Short Takes On News & Events

Judge Greenlights Legal Challenge To Health Law’s Subsidies

By Stephanie Stapleton

October 23rd, 2013, 5:05 PM

There are more days in court ahead for the health law.

On Tuesday, a federal judge delivered a mixed decision, allowing a lawsuit to proceed that challenges whether the government can legally provide some health plan subsidies. The subsidies are being given to people who meet certain eligibility requirements to help pay for coverage purchased from the new online insurance marketplaces.

According to press reports, the plaintiffs’ argue that these subsidies cannot be used for policies sold on healthcare.gov, the federal health insurance marketplace.  They maintain that the law, as written, stipulates that the subsidies are for use on state exchanges. More than 30 states opted not to create an exchange and instead defer to the federal government.

U.S. District Judge Paul Friedman did not grant a preliminary injunction to prevent the financial assistance from being available while the case, Halbig v. Sebelius, works its way through the courts. In August, a federal judge in Oklahoma allowed a similar case to go forward.

In a Kaiser Health News column published last November, Stuart Taylor dissected the key issues in play as these lawsuits continue. Here it is if you are interested in reviewing the specifics.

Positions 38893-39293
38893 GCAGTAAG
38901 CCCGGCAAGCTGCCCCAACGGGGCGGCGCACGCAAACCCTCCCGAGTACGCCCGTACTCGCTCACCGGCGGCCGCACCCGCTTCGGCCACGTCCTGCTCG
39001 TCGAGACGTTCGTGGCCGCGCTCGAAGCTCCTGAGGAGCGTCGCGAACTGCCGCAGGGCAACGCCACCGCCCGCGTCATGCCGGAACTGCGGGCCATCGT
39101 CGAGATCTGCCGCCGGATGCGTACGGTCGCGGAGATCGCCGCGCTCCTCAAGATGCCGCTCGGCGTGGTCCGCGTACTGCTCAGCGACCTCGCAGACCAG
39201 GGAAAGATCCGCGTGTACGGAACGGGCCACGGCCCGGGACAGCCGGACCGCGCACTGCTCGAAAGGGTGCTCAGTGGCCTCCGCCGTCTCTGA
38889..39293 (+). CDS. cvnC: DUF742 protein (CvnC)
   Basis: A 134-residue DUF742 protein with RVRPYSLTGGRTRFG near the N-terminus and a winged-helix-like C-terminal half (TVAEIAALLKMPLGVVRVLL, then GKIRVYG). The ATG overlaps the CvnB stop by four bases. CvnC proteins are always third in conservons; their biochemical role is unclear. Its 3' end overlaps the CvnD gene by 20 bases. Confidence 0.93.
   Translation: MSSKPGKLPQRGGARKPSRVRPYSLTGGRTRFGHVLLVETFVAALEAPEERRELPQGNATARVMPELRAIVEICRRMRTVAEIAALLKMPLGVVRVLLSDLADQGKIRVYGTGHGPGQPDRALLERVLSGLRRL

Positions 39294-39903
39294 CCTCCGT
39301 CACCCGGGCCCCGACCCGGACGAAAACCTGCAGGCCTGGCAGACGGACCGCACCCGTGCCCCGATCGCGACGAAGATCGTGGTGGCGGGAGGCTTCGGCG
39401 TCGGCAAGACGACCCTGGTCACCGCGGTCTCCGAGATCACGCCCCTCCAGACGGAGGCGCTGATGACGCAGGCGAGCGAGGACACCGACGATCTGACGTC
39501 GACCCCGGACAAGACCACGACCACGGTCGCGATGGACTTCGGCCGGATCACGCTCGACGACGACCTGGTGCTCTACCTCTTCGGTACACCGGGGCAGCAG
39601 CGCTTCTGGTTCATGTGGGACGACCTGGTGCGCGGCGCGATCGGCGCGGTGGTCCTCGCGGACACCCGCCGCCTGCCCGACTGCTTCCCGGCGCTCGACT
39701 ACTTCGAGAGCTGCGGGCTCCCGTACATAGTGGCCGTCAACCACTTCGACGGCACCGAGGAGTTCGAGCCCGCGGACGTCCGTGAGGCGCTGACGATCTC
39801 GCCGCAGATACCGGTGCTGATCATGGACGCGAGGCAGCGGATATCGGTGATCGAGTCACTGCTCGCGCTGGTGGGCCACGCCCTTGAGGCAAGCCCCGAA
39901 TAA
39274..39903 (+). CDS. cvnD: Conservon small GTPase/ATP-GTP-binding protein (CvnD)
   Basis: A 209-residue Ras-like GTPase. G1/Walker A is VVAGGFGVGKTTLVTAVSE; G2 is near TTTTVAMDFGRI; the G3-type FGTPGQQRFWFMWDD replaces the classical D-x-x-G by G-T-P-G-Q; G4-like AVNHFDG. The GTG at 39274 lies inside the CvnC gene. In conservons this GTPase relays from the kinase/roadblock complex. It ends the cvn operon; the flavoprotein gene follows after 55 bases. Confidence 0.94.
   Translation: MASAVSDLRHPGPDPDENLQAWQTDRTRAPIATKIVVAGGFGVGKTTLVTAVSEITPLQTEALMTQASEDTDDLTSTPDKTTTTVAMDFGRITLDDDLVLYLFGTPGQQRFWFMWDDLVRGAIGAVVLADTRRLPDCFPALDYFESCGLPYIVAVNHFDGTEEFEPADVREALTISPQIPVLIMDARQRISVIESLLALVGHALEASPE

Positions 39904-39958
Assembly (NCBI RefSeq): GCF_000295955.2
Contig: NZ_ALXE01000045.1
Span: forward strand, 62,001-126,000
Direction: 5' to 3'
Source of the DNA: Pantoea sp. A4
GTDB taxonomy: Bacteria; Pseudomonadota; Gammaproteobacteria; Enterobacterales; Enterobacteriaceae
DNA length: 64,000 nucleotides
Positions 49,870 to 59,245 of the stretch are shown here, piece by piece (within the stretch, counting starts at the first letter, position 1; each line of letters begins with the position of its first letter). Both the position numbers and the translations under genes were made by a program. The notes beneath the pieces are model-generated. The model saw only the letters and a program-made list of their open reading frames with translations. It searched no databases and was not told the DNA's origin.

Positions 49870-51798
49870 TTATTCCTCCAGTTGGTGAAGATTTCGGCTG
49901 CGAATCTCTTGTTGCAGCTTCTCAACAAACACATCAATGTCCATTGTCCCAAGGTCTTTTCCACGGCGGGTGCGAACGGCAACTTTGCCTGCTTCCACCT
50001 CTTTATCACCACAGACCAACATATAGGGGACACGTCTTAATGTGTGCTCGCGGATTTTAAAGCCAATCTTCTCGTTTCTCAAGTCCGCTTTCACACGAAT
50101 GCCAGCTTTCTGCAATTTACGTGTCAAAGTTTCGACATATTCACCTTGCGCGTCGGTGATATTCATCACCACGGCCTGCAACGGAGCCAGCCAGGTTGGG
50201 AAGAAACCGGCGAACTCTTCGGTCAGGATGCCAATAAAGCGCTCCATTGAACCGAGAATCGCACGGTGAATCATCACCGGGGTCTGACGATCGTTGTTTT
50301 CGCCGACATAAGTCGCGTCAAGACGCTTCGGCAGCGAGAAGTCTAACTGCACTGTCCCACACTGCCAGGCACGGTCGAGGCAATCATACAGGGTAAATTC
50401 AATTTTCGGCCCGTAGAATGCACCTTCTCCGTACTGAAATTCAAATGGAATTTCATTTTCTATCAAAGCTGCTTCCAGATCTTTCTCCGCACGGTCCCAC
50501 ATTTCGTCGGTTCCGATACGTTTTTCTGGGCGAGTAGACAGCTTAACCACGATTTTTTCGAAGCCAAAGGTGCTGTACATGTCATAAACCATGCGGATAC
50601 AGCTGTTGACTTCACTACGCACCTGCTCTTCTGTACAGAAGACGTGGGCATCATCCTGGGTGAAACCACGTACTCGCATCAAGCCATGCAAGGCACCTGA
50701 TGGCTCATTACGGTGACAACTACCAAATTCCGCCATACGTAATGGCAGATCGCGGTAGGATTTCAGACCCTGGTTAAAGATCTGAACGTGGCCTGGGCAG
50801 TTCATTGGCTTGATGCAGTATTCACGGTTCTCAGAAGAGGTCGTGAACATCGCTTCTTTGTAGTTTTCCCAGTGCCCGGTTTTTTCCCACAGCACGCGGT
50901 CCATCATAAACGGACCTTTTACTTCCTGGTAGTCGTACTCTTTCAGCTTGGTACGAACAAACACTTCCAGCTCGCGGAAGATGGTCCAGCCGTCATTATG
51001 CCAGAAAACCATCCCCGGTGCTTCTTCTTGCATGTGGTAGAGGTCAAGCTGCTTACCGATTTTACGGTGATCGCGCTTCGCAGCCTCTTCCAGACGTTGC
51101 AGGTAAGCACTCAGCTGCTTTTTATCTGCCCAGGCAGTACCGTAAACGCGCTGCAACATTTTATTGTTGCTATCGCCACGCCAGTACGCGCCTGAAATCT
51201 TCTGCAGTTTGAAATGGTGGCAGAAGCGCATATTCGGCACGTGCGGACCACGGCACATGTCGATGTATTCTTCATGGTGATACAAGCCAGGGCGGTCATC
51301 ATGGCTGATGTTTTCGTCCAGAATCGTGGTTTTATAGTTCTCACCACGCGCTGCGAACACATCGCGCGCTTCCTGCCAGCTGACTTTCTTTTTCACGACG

4 Responses to “Judge Greenlights Legal Challenge To Health Law’s Subsidies”

  1. Leslie Gyi says:

    Would like to see more information on, “…More than 30 states opted not to create an exchange and instead defer to the federal government.”

  2. Nonsenseyousay says:

    Why do you need more information? The law allowed States to opt out, and leave the federal government to take up the slack. This has been widely reported over the past two years.

  3. 11bravo says:

    The States deferred NOTHING to the Feds!
    The Law as written does not give the fed the authorization to give out subsidies where there are no state exchanges.
    Our Constitution is constantly being interpreted backwards on the 10th amendment. The powers not listed/given to the federal government are left “to the states” or the people themselves.
    Just because the law does not prohibit it…does not mean it authorizes the fed to do it.

  4. margie says:

    This was already hashed out at all levels and from all directions at the SCOTUS. Constitutional lawyers went over this with a microscope. If you think a lower court is going to overrule, you really need to get professional help.

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